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Nor should the initial rejection of a food be interpreted as a fixed and true dislike of it. Only after several exposures will he learn the food is safe to eat. After several occasions of tasting the food with no negative side effects, such as nausea or vomiting, he learns the food is okay. Even one experience of lousy gastrointestinal consequences, however, can cause a long-term rejection of a food.
Knowing this, the most successful tactic is to offer a couple opportunities a week to try a new food. Don't coerce your child to eat it, but make clear that you expect him to taste it. Always allow him to spit it out if he wants. It is important to establish a policy of at least tasting a new food in late infancy, before the strong sense of autonomy and independence takes hold. Never force a child to eat, though. That approach, sometimes successful in the short-term, will backfire later on.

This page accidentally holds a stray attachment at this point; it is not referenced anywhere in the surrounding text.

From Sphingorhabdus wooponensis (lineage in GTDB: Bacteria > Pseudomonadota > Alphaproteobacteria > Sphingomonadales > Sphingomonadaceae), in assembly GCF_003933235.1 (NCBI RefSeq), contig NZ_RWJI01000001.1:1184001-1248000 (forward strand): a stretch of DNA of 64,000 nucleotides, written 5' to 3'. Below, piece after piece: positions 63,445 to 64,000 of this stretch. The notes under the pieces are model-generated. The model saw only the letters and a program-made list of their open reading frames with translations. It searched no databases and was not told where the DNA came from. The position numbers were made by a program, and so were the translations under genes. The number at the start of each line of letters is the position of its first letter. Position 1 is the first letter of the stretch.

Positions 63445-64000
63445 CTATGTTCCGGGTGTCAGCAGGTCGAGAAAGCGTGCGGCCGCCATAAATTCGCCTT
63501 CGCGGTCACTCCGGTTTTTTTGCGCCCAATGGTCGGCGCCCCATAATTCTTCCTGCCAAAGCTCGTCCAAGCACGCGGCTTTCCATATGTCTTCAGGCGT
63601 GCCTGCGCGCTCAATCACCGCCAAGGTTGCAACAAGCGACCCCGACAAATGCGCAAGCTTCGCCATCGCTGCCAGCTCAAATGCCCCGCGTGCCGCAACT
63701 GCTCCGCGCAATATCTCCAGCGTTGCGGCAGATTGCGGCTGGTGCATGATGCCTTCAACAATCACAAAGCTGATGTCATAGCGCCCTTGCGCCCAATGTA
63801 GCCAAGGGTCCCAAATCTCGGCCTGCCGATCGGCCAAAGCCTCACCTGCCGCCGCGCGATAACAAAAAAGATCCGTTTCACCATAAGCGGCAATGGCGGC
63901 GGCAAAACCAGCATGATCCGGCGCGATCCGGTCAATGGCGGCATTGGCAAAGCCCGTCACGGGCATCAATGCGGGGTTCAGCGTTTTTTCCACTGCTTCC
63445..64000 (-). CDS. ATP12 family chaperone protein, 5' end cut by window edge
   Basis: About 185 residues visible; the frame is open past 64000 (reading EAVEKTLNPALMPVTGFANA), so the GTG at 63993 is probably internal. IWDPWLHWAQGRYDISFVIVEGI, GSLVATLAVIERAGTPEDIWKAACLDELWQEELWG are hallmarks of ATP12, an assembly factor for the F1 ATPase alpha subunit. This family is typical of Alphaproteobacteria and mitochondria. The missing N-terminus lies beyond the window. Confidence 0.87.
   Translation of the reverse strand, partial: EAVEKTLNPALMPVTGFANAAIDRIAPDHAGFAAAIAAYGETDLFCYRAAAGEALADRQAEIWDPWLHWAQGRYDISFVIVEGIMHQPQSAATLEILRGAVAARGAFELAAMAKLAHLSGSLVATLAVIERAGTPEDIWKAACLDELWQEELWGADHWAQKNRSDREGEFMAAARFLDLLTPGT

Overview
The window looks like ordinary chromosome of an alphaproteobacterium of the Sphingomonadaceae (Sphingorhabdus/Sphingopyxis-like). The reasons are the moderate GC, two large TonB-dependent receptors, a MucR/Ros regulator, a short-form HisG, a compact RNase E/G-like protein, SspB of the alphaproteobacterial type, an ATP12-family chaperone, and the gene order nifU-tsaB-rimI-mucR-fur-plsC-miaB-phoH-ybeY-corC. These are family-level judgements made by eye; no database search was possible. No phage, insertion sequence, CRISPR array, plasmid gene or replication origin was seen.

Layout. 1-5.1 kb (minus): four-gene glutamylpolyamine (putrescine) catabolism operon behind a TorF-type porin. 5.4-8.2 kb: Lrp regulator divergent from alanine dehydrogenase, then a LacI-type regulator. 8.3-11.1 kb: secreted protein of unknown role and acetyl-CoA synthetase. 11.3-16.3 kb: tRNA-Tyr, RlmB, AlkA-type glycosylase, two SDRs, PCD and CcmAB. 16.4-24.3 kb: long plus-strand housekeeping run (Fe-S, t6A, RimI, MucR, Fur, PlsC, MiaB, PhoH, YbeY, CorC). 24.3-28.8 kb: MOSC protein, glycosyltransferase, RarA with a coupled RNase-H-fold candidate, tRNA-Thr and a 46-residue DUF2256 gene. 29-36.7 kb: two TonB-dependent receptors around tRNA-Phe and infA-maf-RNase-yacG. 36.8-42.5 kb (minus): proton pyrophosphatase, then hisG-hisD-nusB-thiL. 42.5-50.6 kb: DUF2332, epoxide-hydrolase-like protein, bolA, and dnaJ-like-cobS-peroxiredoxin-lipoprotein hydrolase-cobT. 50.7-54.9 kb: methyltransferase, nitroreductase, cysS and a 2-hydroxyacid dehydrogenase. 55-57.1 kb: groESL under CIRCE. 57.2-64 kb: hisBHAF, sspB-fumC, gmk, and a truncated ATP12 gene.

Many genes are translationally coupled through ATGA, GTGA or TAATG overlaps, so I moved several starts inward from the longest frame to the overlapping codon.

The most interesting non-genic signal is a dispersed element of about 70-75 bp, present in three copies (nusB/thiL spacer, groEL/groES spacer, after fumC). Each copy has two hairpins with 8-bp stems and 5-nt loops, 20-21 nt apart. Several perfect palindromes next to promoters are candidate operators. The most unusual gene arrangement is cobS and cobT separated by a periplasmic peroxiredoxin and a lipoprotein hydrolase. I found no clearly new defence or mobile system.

Equally as important as offering the new food often is the atmosphere in which it is offered. Certain commonly accepted feeding practices have unintended effects on a toddler's food preferences. For example, dessert (usually sweet) comes at the end of a meal and is often used as a reward for "eating your vegetables," or is withheld as a punishment for not eating them. This has the effect of making the restricted food (in this case, dessert) more highly desired -- they want what they can't have. According to Dr. Leann Birch, this strategy reduces a child's preference for the food he is forced to eat -- all too often, the nutritious ones.